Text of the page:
Interview with Len Manning


Interview with Len Manning


Len Manning grew up in London and worked in a factory before he volunteered for the Royal Air Force. He flew operations with 57 Squadron before being shot down over France. He spent three months living with supporters of the Resistance in a small French village and hiding from the Germans while he recovered from his injuries.







00:51:15 audio recording

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SB: Okay, so, let’s start off with a, a very brief introduction, for my own benefit, it’s, um, it’s the 2nd of April, 2015, and this is Sheila Bib speaking with Leonard Manning. [Pause] So, I understand from our talk yesterday, be it a brief one, you were born in Paddington -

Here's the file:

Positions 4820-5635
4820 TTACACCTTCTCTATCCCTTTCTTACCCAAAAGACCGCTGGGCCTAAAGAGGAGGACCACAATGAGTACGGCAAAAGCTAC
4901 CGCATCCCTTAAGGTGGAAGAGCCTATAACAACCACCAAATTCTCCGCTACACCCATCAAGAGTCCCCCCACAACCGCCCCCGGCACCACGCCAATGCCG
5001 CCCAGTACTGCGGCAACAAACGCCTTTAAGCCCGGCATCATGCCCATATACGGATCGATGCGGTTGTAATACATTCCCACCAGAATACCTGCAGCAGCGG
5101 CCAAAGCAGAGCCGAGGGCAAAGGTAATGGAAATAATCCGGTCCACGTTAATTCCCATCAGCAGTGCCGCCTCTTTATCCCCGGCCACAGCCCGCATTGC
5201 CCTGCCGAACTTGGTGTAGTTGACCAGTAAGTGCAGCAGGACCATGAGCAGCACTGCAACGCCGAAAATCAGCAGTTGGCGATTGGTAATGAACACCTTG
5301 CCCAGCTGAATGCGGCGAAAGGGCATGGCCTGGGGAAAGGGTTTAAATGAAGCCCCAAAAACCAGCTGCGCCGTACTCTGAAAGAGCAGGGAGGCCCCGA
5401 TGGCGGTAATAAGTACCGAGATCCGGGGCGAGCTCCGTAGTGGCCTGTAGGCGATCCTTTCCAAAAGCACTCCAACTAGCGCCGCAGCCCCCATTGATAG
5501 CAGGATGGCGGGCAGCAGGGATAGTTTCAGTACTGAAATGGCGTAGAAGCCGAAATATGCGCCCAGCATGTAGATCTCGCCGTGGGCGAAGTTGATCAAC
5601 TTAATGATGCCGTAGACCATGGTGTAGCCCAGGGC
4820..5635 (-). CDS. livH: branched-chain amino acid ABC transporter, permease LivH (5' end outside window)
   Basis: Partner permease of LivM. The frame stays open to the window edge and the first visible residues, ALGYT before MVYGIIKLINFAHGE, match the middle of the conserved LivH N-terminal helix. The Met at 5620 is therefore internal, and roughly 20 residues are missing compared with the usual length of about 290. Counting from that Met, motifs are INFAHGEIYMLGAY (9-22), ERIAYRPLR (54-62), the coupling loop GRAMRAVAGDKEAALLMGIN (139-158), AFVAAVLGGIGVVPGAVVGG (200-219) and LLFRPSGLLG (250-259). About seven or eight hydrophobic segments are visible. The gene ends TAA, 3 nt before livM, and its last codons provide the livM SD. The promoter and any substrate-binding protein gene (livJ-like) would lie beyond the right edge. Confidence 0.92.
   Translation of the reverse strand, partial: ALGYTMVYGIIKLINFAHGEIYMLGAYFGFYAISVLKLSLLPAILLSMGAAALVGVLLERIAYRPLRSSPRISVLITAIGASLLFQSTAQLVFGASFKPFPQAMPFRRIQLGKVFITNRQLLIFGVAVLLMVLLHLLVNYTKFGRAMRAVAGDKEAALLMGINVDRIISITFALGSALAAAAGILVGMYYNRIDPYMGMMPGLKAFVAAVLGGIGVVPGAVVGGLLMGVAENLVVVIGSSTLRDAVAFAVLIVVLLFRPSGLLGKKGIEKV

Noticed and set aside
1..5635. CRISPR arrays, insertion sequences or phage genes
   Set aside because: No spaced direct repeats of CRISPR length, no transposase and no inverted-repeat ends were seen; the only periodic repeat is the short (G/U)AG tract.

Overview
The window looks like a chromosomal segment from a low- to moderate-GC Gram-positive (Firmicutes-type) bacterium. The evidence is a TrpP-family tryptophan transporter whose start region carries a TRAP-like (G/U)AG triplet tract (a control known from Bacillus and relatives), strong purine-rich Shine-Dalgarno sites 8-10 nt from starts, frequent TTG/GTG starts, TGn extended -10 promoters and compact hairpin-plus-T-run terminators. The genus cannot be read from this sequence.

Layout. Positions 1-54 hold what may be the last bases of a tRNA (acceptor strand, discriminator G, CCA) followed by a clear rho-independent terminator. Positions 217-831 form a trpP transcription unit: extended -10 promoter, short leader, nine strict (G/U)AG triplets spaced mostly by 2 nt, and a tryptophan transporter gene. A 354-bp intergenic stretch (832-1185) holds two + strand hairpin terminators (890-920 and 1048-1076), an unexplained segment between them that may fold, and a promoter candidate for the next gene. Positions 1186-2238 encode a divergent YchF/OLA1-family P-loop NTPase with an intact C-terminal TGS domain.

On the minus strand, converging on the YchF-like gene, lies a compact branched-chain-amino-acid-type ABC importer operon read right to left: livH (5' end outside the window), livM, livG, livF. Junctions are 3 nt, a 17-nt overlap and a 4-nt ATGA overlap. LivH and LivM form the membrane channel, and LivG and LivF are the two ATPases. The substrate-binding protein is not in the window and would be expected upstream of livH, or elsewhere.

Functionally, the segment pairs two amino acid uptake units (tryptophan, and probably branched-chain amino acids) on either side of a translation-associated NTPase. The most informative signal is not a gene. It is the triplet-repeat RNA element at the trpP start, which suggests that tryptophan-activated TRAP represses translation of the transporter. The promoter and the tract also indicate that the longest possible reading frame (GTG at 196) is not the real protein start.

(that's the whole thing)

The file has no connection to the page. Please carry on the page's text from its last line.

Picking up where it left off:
LM: Yes
SB: But basically brought up in Walthamstow.
LM: Yeah, yeah.
SB: Okay, perhaps to start off then, could you just tell me a little bit about your family, and living in Walthamstow and life before the war?